Dear Coach Ludwig,
Good morning. I hope you got some sleep last night. Also, now that we're talking about last night, there's a few things I wanted to speak with you about. First, I wanted to compliment you on an excellent start to the game. The Jet Sweep to Love, the heavy dose of MG3, the short passes to get McEvoy in a rhythm, all perfect calls. It was actually the way you called the second half that concerned me. Again, you started off the half great. Melvin Gordon was doing his thing, and going for it on fourth down was just beautiful. But after that, umm... what happened? I mean, I like taking shots downfield as much as the next guy, but you have to realize that when your receivers are struggling to bring in the short and intermediate throws , then having your green QB start heaving it downfield against a veteran secondary is just a bad idea. But then to follow it up by doing the exact same thing? That's the point where the well-regarded coach on the other sideline realized our dirty little secret: we have no passing game. Then he made an adjustment: he put, not eight, but nine guys in the box. To which your response was to... bench your start running back? And to go to more shotgun sets?
I just don't understand ANY of your second half adjustments. And while we're on the topic of things I don't understand, can we talk about McEvoy? I realize that you want to have a dual threat QB, but McEvoy isn't a dual threat. He's a single threat, and that threat is to run. Early and often. I've never seen a QB look so out of sorts. He never stood in the pocket long enough for a play to truly develop, even in the first half when he had plenty of time. His touch wasn't there either. And his chemistry with the receivers? I realize that's a two way street, but how can he misread the play so badly that he overthrows his receivers by twenty to thirty yards? If he's that off then he clearly can't read a defense. And the option plays? They weren't crisp, they weren't clean, and they weren't effective. I know we want to add another dimension to our offense, but our old dimension works great, and we need to be sure the new guys have mastered it before adding onto it.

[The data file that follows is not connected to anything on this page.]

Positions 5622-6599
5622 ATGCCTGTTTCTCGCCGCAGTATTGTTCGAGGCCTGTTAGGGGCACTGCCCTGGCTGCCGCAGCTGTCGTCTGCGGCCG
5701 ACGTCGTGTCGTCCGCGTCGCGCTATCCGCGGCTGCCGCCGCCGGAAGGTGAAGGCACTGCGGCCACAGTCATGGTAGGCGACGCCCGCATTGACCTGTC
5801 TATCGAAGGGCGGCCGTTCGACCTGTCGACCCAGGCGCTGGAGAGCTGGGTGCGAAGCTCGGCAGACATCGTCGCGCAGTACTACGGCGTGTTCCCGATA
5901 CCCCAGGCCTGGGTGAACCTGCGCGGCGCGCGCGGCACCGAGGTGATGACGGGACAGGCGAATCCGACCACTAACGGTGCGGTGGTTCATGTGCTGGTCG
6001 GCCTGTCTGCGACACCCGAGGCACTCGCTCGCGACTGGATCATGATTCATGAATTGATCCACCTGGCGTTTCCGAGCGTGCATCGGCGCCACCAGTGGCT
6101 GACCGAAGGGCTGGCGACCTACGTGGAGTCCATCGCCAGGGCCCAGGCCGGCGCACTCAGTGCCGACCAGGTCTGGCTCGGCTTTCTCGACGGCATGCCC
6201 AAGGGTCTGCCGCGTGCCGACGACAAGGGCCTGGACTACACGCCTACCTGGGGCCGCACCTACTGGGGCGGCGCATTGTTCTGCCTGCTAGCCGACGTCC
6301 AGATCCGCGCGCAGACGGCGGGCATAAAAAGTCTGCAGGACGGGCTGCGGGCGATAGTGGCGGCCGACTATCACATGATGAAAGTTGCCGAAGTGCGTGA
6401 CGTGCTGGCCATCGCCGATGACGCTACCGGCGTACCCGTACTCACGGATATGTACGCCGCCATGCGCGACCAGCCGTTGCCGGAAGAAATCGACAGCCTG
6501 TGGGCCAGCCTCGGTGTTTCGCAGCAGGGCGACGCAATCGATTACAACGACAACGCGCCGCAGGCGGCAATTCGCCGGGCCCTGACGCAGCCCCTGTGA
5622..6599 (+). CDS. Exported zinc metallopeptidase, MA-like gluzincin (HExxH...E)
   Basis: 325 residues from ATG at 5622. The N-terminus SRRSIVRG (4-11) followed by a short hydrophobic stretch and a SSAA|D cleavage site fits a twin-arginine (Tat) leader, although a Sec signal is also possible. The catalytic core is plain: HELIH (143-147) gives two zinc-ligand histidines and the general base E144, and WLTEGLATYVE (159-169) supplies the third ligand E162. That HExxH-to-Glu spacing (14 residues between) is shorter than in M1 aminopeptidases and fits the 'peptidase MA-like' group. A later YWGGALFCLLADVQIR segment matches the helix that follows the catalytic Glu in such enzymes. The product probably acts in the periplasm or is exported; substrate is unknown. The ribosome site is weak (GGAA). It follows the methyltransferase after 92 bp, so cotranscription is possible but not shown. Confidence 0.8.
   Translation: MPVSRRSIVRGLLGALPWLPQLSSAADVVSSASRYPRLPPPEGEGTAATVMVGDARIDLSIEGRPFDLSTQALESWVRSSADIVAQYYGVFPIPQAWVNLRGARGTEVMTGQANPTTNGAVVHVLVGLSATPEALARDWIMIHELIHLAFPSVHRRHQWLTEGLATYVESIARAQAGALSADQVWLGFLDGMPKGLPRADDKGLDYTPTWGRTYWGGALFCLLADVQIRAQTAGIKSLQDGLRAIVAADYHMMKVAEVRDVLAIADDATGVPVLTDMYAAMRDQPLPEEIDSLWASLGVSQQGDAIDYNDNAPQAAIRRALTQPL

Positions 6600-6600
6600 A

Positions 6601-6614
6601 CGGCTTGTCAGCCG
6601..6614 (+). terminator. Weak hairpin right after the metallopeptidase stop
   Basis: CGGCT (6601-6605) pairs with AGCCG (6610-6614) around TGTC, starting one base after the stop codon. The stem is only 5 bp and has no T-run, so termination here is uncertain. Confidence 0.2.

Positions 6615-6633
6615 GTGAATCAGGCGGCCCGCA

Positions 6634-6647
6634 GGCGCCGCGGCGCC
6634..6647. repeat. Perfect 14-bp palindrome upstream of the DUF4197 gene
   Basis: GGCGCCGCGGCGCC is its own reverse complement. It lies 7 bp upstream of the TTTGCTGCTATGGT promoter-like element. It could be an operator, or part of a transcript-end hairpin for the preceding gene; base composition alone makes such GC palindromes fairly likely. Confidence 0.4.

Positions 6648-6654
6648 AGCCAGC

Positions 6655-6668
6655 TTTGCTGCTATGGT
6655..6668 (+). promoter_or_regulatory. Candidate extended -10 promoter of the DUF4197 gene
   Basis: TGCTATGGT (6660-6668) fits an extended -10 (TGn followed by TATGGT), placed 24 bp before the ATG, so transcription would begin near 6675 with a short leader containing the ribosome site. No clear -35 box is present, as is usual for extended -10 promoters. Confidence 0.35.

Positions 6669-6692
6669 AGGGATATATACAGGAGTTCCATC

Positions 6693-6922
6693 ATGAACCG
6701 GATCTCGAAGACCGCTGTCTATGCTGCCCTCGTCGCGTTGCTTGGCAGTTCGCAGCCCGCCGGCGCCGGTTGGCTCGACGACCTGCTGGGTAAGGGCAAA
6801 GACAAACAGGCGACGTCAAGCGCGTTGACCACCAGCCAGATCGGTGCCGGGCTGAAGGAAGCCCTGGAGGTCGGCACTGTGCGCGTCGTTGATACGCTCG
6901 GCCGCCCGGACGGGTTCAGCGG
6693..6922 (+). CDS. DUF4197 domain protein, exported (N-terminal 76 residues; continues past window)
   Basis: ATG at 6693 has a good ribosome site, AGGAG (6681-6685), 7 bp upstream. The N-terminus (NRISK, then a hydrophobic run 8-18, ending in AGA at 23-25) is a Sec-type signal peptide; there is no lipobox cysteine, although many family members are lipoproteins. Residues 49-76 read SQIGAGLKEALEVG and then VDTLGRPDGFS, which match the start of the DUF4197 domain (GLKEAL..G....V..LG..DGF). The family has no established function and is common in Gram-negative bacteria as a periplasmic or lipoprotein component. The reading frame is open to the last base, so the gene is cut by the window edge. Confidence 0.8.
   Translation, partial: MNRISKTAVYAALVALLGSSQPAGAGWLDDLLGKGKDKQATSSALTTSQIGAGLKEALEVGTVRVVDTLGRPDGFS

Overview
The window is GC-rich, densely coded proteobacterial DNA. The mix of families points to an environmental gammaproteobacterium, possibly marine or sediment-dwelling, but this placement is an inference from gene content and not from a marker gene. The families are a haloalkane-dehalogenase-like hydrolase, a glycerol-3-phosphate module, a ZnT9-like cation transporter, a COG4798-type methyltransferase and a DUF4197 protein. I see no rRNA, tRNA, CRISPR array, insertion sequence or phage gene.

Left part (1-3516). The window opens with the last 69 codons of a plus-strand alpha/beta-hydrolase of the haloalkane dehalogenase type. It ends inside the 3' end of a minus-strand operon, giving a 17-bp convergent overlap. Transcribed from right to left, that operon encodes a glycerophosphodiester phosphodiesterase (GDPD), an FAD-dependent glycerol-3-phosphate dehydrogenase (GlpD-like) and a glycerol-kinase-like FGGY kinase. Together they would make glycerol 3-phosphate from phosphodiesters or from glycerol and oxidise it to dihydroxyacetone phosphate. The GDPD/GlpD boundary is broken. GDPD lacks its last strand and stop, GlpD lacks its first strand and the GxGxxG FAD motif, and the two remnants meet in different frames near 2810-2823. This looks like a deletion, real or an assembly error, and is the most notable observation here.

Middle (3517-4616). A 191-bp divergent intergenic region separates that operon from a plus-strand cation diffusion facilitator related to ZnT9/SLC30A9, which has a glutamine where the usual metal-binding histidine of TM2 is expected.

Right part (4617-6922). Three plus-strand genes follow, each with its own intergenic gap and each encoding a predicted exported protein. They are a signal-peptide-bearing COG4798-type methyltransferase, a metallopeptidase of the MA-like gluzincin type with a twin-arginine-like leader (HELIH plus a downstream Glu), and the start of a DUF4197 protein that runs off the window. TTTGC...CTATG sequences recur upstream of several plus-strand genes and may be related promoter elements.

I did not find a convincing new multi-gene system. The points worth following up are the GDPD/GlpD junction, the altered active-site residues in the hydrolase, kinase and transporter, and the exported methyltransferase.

And now that we're on the topic of adding onto the offense? I don't like what you've done with it. I actually think you're committing a cardinal sin of coaching: trying to impose your system rather than realizing the strengths of your players and adapting to them. For example, we have a couple great running backs, but no proven wide receivers. For that reason, we shouldn't often be in shotgun formations. Stated another way: tear that section out of the playbook. Empty backfield looks? Tear that section out of the playbook and start it on fire. And cutting out the jet sweep and doing a truly terrible job of even faking it? Or benching your Heisman worthy running back? I don't know if those are sections of the playbook, but so then throw the playbook away and start from scratch. If you need ideas writing your new playbook, go watch game tape from our 2010 season. It will demonstrate to you the best example of what can happen when you have a quarterback who's not mobile, but can keep the safeties out of the box (spoiler alert: it's better than a QB who can run but not throw). And really, that's all we need to win ten to eleven games.
Now, I realize that I've brought up a lot of tough things here. Don't worry, it's really not as hard as it sounds. And if you find yourself not up to the task, I will even buy you a one-way plane ticket out of town. To anywhere in the world, you name it. Seriously, that offer never expires. Think about it.